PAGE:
Posted 18 September
How Warframe works on PS4 – exclusive developer Q&A
When you read the word “ninja,” what comes to mind? Exotic weaponry? Stealth and cunning? How about space-faring exo-armor and earth-shaking spells? These images all fit perfectly into Warframe, a fast-paced, third-person action game coming to PS4.
We wanted to know more about this free-to-play, multiplayer suite, so we sent some questions over to Digital Extremes to get a better grasp on the world of Warframe. Associate Producer Pat Kudirka took time out of his busy schedule to answer our inquiries, which we’ve listed below for your reading pleasure.
PlayStation.Blog: How would you describe Warframe to a newcomer in a single sentence?
Pat Kudirka: Space ninjas.
PSB: How has the team responded to working with PS4? What sort of opportunities, and challenges, come with the new platform?
Kudirka: Warframe is an original, self-published title from Digital Extremes. On previous titles we’ve always had a publisher, which was required to ship titles in the console market. This next generation of consoles, specifically PS4, allows independent developers like us to self-publish, without the traditional overhead costs that publishers usually shoulder when a game has to go on the shelf of a retail store.
It’s empowering and challenging at the same time. By bringing Warframe to PS4, we get to tap into the console market and share our awesome space ninja experience with players who prefer console gaming over PC gaming. The transition to the console has been fairly smooth thus far, much to the delight of our programming team. As with most new consoles and hardware, the challenge is always having the right information and proper tools to work with. Sony has done a great job providing these tools to the development community, and continues to support us leading up to launch.
PSB: Does Warframe use any of the DualShock 4’s technologies (touch pad, motion controls, light bar, speaker) that weren’t available with other control methods?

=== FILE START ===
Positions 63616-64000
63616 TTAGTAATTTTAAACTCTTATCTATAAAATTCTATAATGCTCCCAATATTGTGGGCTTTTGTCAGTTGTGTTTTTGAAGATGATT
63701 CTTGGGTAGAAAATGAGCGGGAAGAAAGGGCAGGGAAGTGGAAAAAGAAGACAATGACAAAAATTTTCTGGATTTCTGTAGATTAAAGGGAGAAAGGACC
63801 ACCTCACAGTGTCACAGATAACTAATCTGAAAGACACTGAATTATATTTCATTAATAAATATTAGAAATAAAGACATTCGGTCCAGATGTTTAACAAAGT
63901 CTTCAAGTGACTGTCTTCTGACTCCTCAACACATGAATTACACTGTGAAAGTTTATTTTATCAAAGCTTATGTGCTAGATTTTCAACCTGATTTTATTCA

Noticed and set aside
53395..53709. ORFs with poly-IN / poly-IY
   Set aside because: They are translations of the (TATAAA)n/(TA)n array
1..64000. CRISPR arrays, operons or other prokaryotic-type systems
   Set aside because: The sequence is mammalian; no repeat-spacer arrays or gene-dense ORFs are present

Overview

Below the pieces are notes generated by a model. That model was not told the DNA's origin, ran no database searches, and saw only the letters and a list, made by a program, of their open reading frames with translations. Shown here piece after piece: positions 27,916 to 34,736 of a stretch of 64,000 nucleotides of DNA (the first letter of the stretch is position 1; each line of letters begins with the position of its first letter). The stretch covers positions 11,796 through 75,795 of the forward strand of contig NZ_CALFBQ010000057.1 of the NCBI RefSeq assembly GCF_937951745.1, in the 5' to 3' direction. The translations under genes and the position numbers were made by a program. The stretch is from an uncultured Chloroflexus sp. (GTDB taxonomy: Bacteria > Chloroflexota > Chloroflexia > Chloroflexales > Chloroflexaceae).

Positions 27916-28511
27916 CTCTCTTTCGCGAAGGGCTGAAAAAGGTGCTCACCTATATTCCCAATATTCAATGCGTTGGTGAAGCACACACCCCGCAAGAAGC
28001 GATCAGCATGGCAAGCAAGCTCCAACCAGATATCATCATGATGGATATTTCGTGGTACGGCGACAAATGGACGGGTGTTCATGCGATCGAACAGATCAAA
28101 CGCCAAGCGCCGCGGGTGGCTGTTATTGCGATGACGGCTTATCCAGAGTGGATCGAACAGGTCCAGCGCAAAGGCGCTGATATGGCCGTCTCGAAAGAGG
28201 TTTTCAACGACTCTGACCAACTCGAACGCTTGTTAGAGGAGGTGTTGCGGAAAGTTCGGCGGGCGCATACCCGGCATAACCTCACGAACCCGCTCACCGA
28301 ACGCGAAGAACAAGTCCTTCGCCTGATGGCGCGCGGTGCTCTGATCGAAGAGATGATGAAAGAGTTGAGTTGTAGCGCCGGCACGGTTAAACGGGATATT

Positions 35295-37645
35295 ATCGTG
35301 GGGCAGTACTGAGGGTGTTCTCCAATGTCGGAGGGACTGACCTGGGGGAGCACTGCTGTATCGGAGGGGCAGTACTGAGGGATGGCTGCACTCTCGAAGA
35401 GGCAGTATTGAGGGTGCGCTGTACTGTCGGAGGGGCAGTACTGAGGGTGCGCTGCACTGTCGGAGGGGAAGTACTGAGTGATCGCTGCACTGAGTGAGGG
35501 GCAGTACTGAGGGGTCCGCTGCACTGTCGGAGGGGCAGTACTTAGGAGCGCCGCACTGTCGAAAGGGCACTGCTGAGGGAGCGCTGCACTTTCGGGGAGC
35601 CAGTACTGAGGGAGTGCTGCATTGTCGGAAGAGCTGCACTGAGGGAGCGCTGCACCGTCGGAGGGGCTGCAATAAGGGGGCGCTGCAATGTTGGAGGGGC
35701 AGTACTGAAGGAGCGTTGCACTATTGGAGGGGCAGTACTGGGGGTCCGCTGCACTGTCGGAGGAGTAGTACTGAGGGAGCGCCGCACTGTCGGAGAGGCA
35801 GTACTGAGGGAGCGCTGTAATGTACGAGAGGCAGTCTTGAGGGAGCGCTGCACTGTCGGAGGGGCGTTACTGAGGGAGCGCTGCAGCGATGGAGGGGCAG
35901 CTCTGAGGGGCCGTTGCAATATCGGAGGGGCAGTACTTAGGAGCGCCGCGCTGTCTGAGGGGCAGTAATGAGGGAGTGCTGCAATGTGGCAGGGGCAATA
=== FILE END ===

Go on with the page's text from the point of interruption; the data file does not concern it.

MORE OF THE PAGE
Kudirka: The DualShock 4 is a natural fit with Warframe’s fast-paced, third-person action. Upon entering a mission, the mysterious Lotus will brief you and your fellow Tenno through the speaker on the DualShock 4 controller, and update you as the mission goes on.
If your Warframe takes shield damage, the light bar will flicker blue and green and — once depleted — a red flicker of the light bar will indicate that your Warframe is losing health, so you better call for back-up from your co-op partners.
On top of that, each of the Warframe’s unique powers are mapped to the DualShock 4’s touch pad. If the player has enough energy available, a simple up, down, left, or right gesture on the touch pad will cast the Warframe’s special powers. This actually has been received quite well when focus testing, but there’s definitely more work to do on our end to ensure the feature is flawless.
PSB: Warframe combines a number of different art styles, cultures, and gaming conventions. How did this otherworldly fusion come about, and how does Digital Extremes find a harmony between them? How many ninja movies were viewed as reference material?
Kudirka: Traditional ninja mythology is already cool and interesting, but we needed to push that into the sci-fi realm and kind of forge our own kind of “Canadian manga,” for lack of a better term. We draw influence from anime, Arthurian legend, mythology, and you can probably see some evidence of mech fantasy, Power Rangers, and the whole cyber-ninja trope.
The gameplay follows the artistic influence by sticking to ninja themes of assassination, sabotage, and intrusion, while building an arsenal fit for space ninja commandos, including throwing stars, hunting bows, and all manner of firearms.